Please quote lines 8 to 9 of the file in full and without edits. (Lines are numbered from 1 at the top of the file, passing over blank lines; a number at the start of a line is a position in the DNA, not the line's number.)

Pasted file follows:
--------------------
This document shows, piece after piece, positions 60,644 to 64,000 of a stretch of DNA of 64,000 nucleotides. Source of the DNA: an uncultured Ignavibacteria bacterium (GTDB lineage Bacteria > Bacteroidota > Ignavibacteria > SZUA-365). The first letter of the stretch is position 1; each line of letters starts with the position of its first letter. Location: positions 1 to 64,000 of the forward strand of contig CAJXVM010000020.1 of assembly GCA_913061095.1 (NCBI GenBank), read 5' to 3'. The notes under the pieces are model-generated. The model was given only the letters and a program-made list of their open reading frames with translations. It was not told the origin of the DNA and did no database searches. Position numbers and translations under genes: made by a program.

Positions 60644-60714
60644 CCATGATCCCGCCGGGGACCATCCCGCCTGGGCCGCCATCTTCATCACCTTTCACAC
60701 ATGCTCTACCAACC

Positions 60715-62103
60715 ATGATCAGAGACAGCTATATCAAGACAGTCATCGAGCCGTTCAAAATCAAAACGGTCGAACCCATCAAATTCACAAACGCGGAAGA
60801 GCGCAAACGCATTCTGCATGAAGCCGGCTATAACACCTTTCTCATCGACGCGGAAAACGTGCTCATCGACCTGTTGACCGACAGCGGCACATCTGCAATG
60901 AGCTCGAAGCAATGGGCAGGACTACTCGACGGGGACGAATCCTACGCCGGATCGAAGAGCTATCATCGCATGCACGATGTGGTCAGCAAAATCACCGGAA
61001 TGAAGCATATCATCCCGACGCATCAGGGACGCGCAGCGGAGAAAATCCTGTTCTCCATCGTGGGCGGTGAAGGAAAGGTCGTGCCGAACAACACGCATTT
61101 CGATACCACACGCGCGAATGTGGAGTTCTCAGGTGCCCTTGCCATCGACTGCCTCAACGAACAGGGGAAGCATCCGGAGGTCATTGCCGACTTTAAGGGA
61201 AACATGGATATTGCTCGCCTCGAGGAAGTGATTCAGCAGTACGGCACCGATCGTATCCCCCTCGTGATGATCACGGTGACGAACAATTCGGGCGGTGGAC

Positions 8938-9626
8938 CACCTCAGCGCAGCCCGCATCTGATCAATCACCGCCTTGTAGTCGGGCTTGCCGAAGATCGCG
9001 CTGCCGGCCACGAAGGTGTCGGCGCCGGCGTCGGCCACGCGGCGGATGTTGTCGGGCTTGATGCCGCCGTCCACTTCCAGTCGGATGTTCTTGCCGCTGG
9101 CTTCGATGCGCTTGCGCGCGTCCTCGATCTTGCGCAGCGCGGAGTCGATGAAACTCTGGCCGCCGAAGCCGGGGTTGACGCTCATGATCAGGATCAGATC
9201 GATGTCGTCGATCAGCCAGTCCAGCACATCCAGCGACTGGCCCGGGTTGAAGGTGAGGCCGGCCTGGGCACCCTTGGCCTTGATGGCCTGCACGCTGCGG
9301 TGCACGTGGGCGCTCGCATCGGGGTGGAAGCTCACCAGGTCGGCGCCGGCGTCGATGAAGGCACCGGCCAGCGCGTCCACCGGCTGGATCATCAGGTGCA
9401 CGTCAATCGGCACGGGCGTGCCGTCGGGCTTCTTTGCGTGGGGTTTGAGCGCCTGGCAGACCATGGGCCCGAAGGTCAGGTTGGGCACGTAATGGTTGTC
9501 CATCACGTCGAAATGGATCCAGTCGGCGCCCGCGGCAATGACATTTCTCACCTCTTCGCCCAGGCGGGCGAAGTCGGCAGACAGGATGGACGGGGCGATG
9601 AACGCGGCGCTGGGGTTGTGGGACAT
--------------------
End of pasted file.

60901 AGCTCGAAGCAATGGGCAGGACTACTCGACGGGGACGAATCCTACGCCGGATCGAAGAGCTATCATCGCATGCACGATGTGGTCAGCAAAATCACCGGAA
61001 TGAAGCATATCATCCCGACGCATCAGGGACGCGCAGCGGAGAAAATCCTGTTCTCCATCGTGGGCGGTGAAGGAAAGGTCGTGCCGAACAACACGCATTT